During winter break, fifty-three George Mason students participated in three-week micro-internships via Break Through Tech DC’s Sprinternship program.
- Sprinternship Program
During winter break, fifty-three George Mason students participated in three-week micro-internships via Break Through Tech DC’s Sprinternship program. Assigned to one of thirteen partner companies, each student worked on an assigned project and presented findings to supervisors. Partner companies included American Express, Bechtel Corporation, Booz Allen Hamilton, Commvault, Crown Castle, KPMG, Mastercard, Microsoft, Ticketmaster, and Verizon.
Sprinterns were able to glimpse the professional tech world, not only experiencing what it might be like to work at their assigned company but also hearing from professionals in various roles, allowing them to consider different tech and tech-adjacent roles. Three themes emerged from a survey of Mason’s 2023 Sprinterns: collaboration, collegiality, and community.
Collaboration is key.
Most Sprinterns remarked on the difference between individual classwork and the collaborative nature of professional work.
“I’ve never had like a collaborative project in a computer science class before,” said Wijdane Mifdal, a Sprintern at Crown Castle. “You know, they always like tell you all of your work is individual [in class].”
Part of collaborating is figuring out who’s doing which tasks. Grace Ollivant, a Sprintern at Booz Allen Hamilton, served as project manager for her ten-person team. She explained, “They were kind of letting us direct the project ourselves; so we had a few people on the engineering team, a few people on government, and a few people on operations.”
At the end of their micro-internships, each Sprintern group presented to upper-level management on their assigned project. Mifdal recalls the CEO of Crown Castle particularly complimenting her group’s smooth presentation. “He loved how we collaborated together,” she said, “It just went so perfectly, and then he himself told us to apply for summer [internships]. It was really cool.”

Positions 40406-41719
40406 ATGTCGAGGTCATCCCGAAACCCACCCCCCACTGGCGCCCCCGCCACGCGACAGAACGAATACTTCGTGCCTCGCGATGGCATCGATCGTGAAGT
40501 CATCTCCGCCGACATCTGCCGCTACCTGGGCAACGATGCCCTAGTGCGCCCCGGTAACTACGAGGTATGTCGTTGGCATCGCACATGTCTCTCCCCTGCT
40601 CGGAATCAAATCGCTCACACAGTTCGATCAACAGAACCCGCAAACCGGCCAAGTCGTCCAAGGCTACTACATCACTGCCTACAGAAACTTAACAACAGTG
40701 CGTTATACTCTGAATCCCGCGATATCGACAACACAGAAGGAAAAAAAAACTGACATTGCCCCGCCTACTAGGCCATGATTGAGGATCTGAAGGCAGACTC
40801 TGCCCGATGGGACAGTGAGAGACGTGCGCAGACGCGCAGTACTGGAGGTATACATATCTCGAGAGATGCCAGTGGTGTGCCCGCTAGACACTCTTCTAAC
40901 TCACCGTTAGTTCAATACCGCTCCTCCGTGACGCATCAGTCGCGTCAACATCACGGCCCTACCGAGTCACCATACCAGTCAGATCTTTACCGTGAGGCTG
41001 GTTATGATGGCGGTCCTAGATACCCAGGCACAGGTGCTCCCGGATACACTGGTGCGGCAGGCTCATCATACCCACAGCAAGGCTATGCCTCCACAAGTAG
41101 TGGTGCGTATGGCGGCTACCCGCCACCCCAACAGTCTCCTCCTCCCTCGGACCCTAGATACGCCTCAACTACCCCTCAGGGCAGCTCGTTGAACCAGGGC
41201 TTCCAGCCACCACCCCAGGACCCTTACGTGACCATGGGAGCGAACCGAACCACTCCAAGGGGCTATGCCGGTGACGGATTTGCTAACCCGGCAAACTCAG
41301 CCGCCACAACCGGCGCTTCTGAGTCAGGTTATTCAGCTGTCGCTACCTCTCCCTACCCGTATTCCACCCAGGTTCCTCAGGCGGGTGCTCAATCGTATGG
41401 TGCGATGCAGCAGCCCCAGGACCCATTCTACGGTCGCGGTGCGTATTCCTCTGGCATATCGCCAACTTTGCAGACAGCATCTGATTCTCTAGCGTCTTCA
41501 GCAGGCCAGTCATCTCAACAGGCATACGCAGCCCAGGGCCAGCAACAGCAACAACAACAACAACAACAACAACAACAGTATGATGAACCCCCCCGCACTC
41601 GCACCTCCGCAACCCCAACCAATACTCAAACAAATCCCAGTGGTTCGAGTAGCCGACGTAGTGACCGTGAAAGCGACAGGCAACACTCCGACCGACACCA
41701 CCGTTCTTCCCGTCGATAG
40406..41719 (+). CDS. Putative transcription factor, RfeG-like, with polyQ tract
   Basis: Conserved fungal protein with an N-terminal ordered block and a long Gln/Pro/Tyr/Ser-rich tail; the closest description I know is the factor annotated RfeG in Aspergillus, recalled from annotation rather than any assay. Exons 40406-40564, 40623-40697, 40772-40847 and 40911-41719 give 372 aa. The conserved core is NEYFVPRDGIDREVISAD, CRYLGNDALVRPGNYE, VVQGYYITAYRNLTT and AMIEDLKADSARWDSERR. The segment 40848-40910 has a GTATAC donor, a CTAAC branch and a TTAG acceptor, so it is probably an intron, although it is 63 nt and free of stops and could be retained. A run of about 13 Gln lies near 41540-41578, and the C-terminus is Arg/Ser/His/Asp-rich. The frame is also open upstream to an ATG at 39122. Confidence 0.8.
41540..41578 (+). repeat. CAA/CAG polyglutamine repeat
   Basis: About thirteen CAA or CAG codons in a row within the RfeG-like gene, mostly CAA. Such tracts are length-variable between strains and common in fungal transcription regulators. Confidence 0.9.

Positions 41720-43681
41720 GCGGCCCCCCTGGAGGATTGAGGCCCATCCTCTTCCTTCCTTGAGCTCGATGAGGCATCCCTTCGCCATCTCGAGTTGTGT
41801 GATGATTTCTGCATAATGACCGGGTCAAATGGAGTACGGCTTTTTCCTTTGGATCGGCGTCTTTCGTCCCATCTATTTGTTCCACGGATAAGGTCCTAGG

Collegiality is welcome.
Sprinterns were pleased by the friendliness and respect with which employees at their host companies approached them. Employees at each partner company helped Sprinterns approach and complete their projects. Davina Lim, a Sprintern at MasterCard, said, “They helped us a lot in the project. They were very open and let us ask them questions whenever we needed help.”
Such mentorship is crucial to the Sprintern experience. In addition to project guidance, most Sprinterns were able to hear from professionals in various roles throughout their assigned companies. Lim was able to attend information sessions with employees working in cybersecurity, data science, and product management. “It was good learning more about what they actually do,” she said.
Mifdal warmly remembers her supervisor at Crown Castle, who set up informational interviews for each Sprintern according to her interests. She was especially intrigued to learn about the different roles available for a software engineer, such as architecture designers working at the macro-level of a software project.
Moreover, several Sprinterns commented that their temporary colleagues were much less intimidating than a nervous student might imagine. Lim noted, “I was expecting it to be a little stricter, and I was a little intimidated at first. But everyone was really nice.” Mifdal said, “I wasn’t expecting such a warm welcome like that.”
Community is built.
A sense of belonging in the tech industry is especially valuable for underrepresented students in computing. Collaboration and collegiality in the Sprinterns’ experiences fostered a strong sense of community among the Sprinterns, who were able to network with peers and professionals alike.